BATHURST Hospital staff have walked off the job for the second time in eight months following allegations of chronic bullying and harassment.
At 9.30am on Tuesday, 50 linen, catering, security and allied health workers voted to conduct a 24-hour strike with the support of the Health Services Union (HSU) NSW.
Staff have long complained of bullying and harassment and said their initial strike in September 2017, when 150 people walked off the job, has not lessened the number of incidents.
During last year’s strike, a Bathurst Health Service spokeswoman said: “A cultural review will be undertaken by an independent consultant and senior staff from the district's workforce team”.
HSU secretary Gerard Hayes said on Tuesday that staff and the union were concerned by the lack of transparency shown by the Western NSW Local Health District (LHD) in not releasing the full completed report.
“It needs to be transparent, it needs to be out there, not only for us to see but for the community of Bathurst to see so that they can see what is actually happening in their community hospital,” he said.
Wardsman Lindsay Thom has worked at the hospital for the past 14 years and said his decision to take part in both strikes was not taken lightly and that ongoing issues reflected negatively on “staff morale and the patients can tell”.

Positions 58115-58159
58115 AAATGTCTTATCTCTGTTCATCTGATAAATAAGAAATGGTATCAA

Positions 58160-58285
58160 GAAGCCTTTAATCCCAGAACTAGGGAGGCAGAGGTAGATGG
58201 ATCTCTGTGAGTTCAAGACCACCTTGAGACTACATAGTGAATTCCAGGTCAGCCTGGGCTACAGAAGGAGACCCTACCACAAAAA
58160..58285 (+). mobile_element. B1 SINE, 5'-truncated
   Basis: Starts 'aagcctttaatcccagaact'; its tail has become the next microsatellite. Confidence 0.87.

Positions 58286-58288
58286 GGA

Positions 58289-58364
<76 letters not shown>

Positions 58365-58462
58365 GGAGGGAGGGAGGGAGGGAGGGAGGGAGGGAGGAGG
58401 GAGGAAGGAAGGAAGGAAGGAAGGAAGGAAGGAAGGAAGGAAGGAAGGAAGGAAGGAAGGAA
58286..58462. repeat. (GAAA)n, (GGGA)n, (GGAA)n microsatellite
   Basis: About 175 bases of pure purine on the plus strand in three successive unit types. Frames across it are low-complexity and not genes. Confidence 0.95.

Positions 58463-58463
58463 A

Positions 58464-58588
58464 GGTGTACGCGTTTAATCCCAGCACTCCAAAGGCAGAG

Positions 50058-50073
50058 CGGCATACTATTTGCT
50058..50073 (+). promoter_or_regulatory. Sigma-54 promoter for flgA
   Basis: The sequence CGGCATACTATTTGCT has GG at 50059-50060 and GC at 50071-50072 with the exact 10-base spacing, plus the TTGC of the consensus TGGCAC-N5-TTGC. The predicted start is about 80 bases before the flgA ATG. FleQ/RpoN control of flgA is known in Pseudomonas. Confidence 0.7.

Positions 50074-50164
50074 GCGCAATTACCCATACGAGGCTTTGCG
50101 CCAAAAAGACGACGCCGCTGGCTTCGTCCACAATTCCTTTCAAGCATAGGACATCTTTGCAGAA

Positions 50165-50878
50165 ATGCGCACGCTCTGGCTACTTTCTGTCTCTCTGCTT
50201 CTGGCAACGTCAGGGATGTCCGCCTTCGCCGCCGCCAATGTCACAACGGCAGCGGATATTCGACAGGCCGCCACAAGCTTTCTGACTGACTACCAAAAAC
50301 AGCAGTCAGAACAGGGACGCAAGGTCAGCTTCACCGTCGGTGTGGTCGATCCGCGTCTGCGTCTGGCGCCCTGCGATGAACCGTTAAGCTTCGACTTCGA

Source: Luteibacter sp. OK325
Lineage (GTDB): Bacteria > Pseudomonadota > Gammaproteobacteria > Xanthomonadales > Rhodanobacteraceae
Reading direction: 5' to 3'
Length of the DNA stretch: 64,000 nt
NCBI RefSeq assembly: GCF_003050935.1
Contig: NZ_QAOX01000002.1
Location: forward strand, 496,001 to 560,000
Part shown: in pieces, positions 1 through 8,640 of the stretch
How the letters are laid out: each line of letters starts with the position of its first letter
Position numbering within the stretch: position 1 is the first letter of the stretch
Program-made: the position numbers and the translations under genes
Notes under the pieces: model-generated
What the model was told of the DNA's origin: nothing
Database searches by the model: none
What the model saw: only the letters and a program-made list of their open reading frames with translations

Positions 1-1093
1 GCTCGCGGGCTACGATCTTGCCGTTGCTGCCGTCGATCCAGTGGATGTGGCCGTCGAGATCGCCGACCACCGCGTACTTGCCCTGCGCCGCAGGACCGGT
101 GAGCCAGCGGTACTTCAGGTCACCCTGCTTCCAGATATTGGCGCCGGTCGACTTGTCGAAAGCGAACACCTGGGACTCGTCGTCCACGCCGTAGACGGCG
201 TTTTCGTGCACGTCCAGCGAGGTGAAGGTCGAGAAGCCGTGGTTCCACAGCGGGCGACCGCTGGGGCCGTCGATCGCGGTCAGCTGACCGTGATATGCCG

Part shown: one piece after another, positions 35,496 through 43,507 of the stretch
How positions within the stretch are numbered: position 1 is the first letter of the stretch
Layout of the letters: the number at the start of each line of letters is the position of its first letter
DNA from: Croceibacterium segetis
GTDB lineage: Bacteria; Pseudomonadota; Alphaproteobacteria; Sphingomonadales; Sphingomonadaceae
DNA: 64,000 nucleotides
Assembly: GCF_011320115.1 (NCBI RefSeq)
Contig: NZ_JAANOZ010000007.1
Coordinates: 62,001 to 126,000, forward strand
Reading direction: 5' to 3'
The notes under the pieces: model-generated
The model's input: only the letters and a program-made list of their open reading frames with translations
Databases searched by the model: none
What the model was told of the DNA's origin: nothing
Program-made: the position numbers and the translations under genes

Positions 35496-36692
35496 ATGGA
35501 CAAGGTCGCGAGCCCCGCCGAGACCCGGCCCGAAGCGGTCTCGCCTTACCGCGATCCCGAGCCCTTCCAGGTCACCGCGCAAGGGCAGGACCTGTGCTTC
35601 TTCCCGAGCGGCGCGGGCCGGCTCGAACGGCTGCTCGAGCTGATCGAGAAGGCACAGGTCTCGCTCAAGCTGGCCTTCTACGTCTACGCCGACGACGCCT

- WATCH: Heath Services Union NSW secretary Gerard Hayes talking to striking Bathurst Hospital staff.
“We want to see what’s in the report, what’s been substantiated and what hasn’t,” he said.
Another striking staff member, who asked not be named, said the level of bullying and harassment some staff receive had not reduced since their initial strike.
“If there’s people who should be held accountable, then they should be held accountable,” he said.
Amid Tuesday’s strike, a hospital spokesman said an independent assessment of the issues raised last year by staff managed through Spotless Group was conducted.
“To protect the privacy of those staff who contributed to the assessment in confidence, a summary of the key issues and themes has been offered to the HSU along with a copy of the action plan,” he said.
The spokesman said issues have been taken seriously by all parties and collaborative work had been undertaken to identify what changes were needed.
“These issues have been taken seriously by all parties and the collaborative work has undertaken to identify what changes are needed,” he said.
“This has resulted in agreed proposed actions to improve communication and the workplace culture.
“The HSU has been kept informed of progress, and the chief executive of the WNSWLHD met with the HSU Secretary yesterday [Monday] afternoon to reiterate what has been achieved, and what is planned.”
Staff will return to work at 10am on Wednesday and the hospital’s clinical services were unaffected during the strike.
The WNSWLHD will notify a dispute in the Industrial Relations Commission.